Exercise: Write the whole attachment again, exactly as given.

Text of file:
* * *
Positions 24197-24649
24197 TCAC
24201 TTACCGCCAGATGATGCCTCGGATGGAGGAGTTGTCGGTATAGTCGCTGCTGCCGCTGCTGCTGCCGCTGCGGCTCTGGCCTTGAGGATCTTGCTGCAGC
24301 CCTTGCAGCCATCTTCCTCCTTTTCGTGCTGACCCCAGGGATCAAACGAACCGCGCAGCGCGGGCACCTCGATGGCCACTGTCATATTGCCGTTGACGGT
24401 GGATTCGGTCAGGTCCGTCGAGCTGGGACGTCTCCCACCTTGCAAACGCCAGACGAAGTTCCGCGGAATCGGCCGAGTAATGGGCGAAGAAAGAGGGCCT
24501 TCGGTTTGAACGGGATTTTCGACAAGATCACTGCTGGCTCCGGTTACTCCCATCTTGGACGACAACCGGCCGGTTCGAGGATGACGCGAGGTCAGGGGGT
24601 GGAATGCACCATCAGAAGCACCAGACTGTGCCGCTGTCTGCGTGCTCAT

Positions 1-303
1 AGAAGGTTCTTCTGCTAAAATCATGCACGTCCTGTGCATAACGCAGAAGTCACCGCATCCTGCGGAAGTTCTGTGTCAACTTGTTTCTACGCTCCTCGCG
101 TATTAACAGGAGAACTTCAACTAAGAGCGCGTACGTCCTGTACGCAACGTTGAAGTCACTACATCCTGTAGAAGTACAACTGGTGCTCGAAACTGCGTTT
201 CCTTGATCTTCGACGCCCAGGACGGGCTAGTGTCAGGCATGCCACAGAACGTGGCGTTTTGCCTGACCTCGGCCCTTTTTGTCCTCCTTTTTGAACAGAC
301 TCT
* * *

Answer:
Positions 24197-24649
24197 TCAC
24201 TTACCGCCAGATGATGCCTCGGATGGAGGAGTTGTCGGTATAGTCGCTGCTGCCGCTGCTGCTGCCGCTGCGGCTCTGGCCTTGAGGATCTTGCTGCAGC
24301 CCTTGCAGCCATCTTCCTCCTTTTCGTGCTGACCCCAGGGATCAAACGAACCGCGCAGCGCGGGCACCTCGATGGCCACTGTCATATTGCCGTTGACGGT
24401 GGATTCGGTCAGGTCCGTCGAGCTGGGACGTCTCCCACCTTGCAAACGCCAGACGAAGTTCCGCGGAATCGGCCGAGTAATGGGCGAAGAAAGAGGGCCT
24501 TCGGTTTGAACGGGATTTTCGACAAGATCACTGCTGGCTCCGGTTACTCCCATCTTGGACGACAACCGGCCGGTTCGAGGATGACGCGAGGTCAGGGGGT
24601 GGAATGCACCATCAGAAGCACCAGACTGTGCCGCTGTCTGCGTGCTCAT

Positions 1-303
1 AGAAGGTTCTTCTGCTAAAATCATGCACGTCCTGTGCATAACGCAGAAGTCACCGCATCCTGCGGAAGTTCTGTGTCAACTTGTTTCTACGCTCCTCGCG
101 TATTAACAGGAGAACTTCAACTAAGAGCGCGTACGTCCTGTACGCAACGTTGAAGTCACTACATCCTGTAGAAGTACAACTGGTGCTCGAAACTGCGTTT
201 CCTTGATCTTCGACGCCCAGGACGGGCTAGTGTCAGGCATGCCACAGAACGTGGCGTTTTGCCTGACCTCGGCCCTTTTTGTCCTCCTTTTTGAACAGAC
301 TCT